Pigeon from “Some Pigeons Are More Equal than Others” (Image via huhmagazine.co.uk)

BERKELEY, California — Artists Julius von Bismark and Julien Charriere have teamed up to create a hilarious installation first in Venice and now in Copenhagen entitled, “Some Pigeons Are More Equal than Others” (2012). The performative work exists on multiple levels: a hanging sculpture (pictured below) captures and holds the pigeons on a conveyor belt, then airbrushes the birds in a rainbow of iridescent colors only to release them back into the city. The colorful and playful piece takes place at different platforms and settings ranged around the cities in lands in.

Machine from “Some Pigeons Are More Equal than Others” (Image via itsnicethat.co.uk)

After a week of the avian manufacturing line being installed on a rooftop in Copenhagen, the sculpture and the photographic documentation of the painterly birds was put on display in a gallery. The documentation of the transformed birds photographed against a sterile white backdrop coupled with the now silent machine is lovely — I’ve never looked longer at or enjoyed pigeons more.

What really excites me about this piece is that outside of the gallery walls, these photographed pigeons are still to be found around the city, doing exactly what they were doing before, art project or not. Nothing would please me more than to see this exhibition and, after I had forgotten about the show a week or two later, come across a beautiful blue pigeon, or a sickly green creature, or a brilliant pink one. What better way to recall the exhibition and to consider how these birds-cum-sculptures move throughout the urban environment?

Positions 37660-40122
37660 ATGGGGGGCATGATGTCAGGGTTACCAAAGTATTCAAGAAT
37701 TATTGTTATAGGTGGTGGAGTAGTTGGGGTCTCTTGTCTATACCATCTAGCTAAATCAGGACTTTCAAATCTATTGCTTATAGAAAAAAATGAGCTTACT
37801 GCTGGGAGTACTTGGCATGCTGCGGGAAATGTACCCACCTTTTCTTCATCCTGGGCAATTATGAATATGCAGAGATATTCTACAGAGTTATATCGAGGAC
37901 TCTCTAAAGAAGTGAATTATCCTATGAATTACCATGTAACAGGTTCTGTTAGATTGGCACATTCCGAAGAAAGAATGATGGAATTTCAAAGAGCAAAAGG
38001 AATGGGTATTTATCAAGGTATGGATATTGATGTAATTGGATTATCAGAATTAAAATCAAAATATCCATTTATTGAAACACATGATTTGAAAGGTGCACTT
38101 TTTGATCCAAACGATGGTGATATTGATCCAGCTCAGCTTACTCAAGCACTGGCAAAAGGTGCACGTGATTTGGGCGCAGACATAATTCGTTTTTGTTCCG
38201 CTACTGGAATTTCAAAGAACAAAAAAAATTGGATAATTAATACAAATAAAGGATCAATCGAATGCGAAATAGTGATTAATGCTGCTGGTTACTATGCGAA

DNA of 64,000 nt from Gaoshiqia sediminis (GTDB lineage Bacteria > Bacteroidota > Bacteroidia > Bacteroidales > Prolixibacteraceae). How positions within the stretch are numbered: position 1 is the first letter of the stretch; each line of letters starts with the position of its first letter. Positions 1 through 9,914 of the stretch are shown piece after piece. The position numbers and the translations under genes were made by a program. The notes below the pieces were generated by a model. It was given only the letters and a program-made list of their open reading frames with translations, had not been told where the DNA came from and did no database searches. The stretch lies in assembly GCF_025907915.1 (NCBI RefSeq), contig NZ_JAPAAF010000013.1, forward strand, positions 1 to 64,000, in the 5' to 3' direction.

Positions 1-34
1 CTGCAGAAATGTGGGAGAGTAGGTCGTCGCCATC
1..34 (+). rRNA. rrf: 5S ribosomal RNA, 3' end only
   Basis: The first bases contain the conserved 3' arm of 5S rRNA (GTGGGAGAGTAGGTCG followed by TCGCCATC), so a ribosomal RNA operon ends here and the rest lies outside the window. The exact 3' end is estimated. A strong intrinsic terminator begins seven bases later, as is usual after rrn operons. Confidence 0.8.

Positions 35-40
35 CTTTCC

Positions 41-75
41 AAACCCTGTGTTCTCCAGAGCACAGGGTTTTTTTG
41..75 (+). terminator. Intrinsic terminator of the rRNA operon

Pigeon from “Some Pigeons Are More Equal than Others” (Image via huhmagazine.co.uk)

The entire work reminds me a great deal of Olafur Eliasson’s “Green River” (originally carried out 1998), in which the artist dyed a river a bright, acidic shade of green. The water became a surreal piece of installation art, but still maintained its original motion. The new color highlighted how the water flows, where it goes, and the potential for particles of real pollution (as opposed to non-toxic dye) to be carried and spread.

This sinister question of whether “Green River” was toxic or not applies to “Some Pigeons Are More Equal than Others” as well. Tagging animals is nothing new. Philadelphia-based graffiti artist Cornbread tagged an elephant at the Philadelphia zoo as a publicity stunt after reporters claimed that  had died. Banksy’s painting of a live elephant for his exhibition The Elephant in the Room (2006) became controversial and authorities deemed as animal abuse. Chinese artist Xu Bing even tattooed pigs with nonsense Chinese characters to make a point about the insular world of Chinese intellectualism. Among these projects, “Some Pigeons Are More Equal than Others” has a more political undertone — in the tumultuous mix of the city, are the rainbow-colored birds somehow more special, an elite avian force? The project is certainly a nod to Orwell’s famous line in Animal Farm, “Some animals are more equal than others.”

On the less socially critical side, the painted pigeons also demonstrate a new and exciting form of a street art that I personally find fascinating. The artists have taken an entire city as their canvas and infiltrated it in a unique, amusing way.

Ben Valentine is an independent writer living in Cambodia. Ben has written and spoken on art and culture for SXSW, Salon, SFAQ, the Los Angeles Review of Books, YBCA, ACLU, de Young Museum, and the Museum...

One reply on “Painted Pigeons: Political Commentary or Pop Street Art?”

  1. Yes, IS the paint used toxic? Does it interfere with flight or mating? Will it make them more visible to predators? Using live animals in art is usually a bad, inhumane idea that unintentionally says a lot more about the hubris of humans and their lack of respect for other animals.

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